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Differential MHC class II synthesis and ubiquitination confers distinct antigen-presenting properties on conventional and plasmacytoid dendritic cells

Nature Immunology volume 9, pages 12441252 (2008) | Download Citation

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Abstract

The importance of conventional dendritic cells (cDCs) in the processing and presentation of antigen is well established, but the contribution of plasmacytoid dendritic cells (pDCs) to these processes, and hence to T cell immunity, remains unclear. Here we showed that unlike cDCs, pDCs continued to synthesize major histocompatibility complex (MHC) class II molecules and the MHC class II ubiquitin ligase MARCH1 long after activation. Sustained MHC class II–peptide complex formation, ubiquitination and turnover rendered pDCs inefficient in the presentation of exogenous antigens but enabled pDCs to continuously present endogenous viral antigens in their activated state. As the antigen-presenting abilities of cDCs and pDCs are fundamentally distinct, these two cell types may activate largely nonoverlapping repertoires of CD4+ T cells.

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Acknowledgements

We thank E. Unanue (Washington University) and R. Gugasyan (the Walter and Eliza Hall Institute) for antibody Aw3.18; M. Jenkins (University of Minnesota Medical School) for act-mOVA mice; E. Maraskovsky (CSL) for Alexa Fluor 488–conjugated OVA; L. Brown (University of Melbourne, Australia) for the influenza strain A/PR/8/34; P. Benaroch for sharing unpublished information and critically reading the manuscript; and D. John, F. Kupresanin and all members of the Flow Cytometry and Animal Services facilities at The Walter and Eliza Hall Institute of Medical Research for technical assistance. Supported by the National Health and Medical Research Council of Australia (G.T.B., W.R.H. and J.A.V.), the Anti-Cancer Council of Australia (J.A.V.), the Gottlieb Daimler and Karl Benz Foundation (P.S.), the Wellcome Trust (G.T.B.), the Howard Hughes Medical Institute (G.T.B. and W.R.H.), the Ministry of Education, Culture, Sports, Science and Technology of Japan (S.I.), the Japan Society for the Promotion of Science (S.I.), the University of Melbourne (L.J.Y., N.S.W. and A.M.M.) and the Leukemia and Lymphoma Society (J.A.V.).

Author information

Author notes

    • Nicholas S Wilson
    • , Petra Schnorrer
    •  & Meredith O'Keeffe

    Present address: Department of Molecular Oncology, Genentech, California 94080, USA (N.S.W.); Division of Molecular Immunology, German Cancer Research Centre, D-69120 Heidelberg, Germany (P.S.); Bavarian-Nordic, Martinsried 82152, Germany (M.O.); Department of Microbiology and Immunology, University of Melbourne, Parkville, Victoria 3050, Australia (W.R.H.).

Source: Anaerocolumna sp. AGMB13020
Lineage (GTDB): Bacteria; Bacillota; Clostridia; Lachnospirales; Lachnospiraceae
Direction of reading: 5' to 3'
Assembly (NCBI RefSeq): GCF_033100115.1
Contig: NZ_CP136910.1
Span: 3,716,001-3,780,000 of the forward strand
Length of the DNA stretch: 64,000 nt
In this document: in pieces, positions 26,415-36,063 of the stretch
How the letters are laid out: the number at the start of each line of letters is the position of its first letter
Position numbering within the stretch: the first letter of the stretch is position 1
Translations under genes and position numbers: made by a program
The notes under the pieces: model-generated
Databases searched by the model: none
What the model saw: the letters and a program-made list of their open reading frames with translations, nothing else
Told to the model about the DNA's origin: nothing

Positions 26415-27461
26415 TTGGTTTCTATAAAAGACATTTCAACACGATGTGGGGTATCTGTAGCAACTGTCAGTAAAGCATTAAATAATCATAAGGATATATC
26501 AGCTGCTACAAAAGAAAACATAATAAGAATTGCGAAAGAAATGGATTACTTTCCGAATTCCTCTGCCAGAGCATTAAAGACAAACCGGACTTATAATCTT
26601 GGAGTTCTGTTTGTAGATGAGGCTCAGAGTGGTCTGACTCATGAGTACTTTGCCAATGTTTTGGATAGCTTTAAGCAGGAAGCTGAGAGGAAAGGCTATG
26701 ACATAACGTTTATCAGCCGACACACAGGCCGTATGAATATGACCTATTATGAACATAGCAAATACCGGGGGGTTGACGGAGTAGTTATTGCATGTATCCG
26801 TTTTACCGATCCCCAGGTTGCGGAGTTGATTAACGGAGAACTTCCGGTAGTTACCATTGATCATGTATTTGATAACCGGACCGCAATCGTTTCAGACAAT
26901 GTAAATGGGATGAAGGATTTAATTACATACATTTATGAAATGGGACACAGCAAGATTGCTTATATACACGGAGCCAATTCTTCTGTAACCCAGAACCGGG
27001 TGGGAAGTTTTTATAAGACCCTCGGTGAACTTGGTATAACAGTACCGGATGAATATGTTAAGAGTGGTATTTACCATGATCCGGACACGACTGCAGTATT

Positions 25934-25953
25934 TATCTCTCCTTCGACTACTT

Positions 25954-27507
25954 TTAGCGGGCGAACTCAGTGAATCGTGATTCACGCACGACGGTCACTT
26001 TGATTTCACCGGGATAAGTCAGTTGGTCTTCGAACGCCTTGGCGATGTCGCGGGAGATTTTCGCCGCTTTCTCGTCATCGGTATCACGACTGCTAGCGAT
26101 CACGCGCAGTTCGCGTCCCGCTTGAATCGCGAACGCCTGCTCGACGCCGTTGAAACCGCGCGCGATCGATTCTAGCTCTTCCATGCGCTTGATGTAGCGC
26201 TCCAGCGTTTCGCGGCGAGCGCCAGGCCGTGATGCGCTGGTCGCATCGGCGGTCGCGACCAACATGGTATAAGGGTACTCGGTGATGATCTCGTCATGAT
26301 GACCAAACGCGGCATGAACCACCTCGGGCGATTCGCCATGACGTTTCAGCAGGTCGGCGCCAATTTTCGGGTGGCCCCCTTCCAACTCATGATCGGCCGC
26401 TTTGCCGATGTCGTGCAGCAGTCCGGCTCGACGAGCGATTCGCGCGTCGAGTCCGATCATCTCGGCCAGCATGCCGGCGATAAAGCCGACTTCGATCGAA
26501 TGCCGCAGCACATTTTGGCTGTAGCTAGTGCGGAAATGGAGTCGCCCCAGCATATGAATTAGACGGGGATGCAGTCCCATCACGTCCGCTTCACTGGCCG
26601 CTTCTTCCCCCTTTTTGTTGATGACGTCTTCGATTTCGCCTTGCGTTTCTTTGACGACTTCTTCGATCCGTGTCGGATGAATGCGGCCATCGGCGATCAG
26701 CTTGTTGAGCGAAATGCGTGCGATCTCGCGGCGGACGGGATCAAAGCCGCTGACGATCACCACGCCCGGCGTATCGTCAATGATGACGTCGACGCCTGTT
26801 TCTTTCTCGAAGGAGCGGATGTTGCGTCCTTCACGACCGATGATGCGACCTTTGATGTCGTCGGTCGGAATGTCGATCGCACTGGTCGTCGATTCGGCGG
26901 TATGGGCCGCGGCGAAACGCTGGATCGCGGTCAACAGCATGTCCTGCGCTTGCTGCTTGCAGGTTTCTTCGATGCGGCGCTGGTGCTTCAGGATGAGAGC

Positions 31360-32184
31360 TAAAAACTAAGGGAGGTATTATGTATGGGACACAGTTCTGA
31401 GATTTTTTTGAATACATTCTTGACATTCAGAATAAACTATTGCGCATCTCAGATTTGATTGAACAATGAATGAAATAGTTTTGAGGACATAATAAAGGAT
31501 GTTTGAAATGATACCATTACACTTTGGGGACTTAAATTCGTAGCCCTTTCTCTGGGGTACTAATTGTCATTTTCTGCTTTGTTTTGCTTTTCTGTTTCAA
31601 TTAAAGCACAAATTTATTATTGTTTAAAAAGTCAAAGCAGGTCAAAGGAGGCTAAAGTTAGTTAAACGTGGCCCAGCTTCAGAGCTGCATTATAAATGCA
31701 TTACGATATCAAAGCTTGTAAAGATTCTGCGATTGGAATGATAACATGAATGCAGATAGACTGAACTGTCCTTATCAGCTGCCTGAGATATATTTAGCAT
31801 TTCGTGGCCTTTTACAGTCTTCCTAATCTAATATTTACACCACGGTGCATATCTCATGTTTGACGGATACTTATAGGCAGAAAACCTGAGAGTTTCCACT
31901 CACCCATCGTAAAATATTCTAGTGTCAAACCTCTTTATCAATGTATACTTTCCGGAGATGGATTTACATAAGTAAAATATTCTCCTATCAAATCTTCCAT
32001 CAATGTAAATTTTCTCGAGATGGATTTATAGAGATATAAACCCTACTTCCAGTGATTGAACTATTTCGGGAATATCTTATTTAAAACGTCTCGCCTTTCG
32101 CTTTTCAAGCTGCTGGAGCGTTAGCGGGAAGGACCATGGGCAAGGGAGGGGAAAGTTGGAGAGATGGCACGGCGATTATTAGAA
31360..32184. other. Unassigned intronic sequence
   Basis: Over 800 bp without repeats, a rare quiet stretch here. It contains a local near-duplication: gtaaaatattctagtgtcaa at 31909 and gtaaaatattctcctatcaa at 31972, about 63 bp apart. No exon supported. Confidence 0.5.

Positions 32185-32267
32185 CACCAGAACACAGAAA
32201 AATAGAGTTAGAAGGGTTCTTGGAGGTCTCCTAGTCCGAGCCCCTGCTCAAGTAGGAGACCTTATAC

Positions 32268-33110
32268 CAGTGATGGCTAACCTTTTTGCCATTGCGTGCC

Affiliations

  1. The Walter and Eliza Hall Institute of Medical Research, University of Melbourne, Parkville, Victoria 3050, Australia.

    • Louise J Young
    • , Nicholas S Wilson
    • , Petra Schnorrer
    • , Anna Proietto
    • , Adele M Mount
    • , Gabrielle T Belz
    • , Meredith O'Keeffe
    • , William R Heath
    • , Ken Shortman
    •  & Jose A Villadangos
  2. Department of Medical Biology, University of Melbourne, Parkville, Victoria 3050, Australia.

    • Louise J Young
    • , Nicholas S Wilson
    • , Anna Proietto
    • , Adele M Mount
    • , William R Heath
    •  & Jose A Villadangos
  3. The Cooperative Research Centre for Vaccine Technology, Parkville, Victoria 3050, Australia.

    • Nicholas S Wilson
    • , Gabrielle T Belz
    • , William R Heath
    •  & Jose A Villadangos
  4. Department of Biochemistry and Cell Biology, Faculty of Veterinary Medicine, Utrecht University, NL-3508 TD, The Netherlands.

    • Toine ten Broeke
    •  & Willem Stoorvogel
  5. Laboratory for Infectious Immunity, RIKEN Research Center for Allergy and Immunology, Yokohama, 1-7-22, Suehiro-cho, Tsurumi-ku, Yokohama, Kanagawa, 230-0045 Japan.

    • Yohei Matsuki
    • , Mari Ohmura-Hoshino
    •  & Satoshi Ishido

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Contributions

L.J.Y. designed and did most experiments and wrote the manuscript; N.S.W. designed and did many of the initial observations and experiments; P.S. did the assessments of OVA uptake and degradation; A.P. did the analyses of March1-deficient DCs and helped with the real-time PCR studies; T.t.B. did the ubiquitination analyses; Y.M., M.O.-H. and S.I. provided MARCH1-deficient mice and helped design the analyses of DCs from these mice; A.M.M. and G.T.B. provided reagents and help in the experiments involving influenza virus; M.O.'K. helped to design experiments, W.S. designed the analyses of ubiquitination; W.R.H. and K.S. assisted with the design of the study and interpretation of results and provided mice and reagents, J.A.V. designed and supervised the study and wrote the manuscript; and all authors discussed the results and contributed to writing the manuscript.

Corresponding author

Correspondence to Jose A Villadangos.

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DOI

https://doi.org/10.1038/ni.1665

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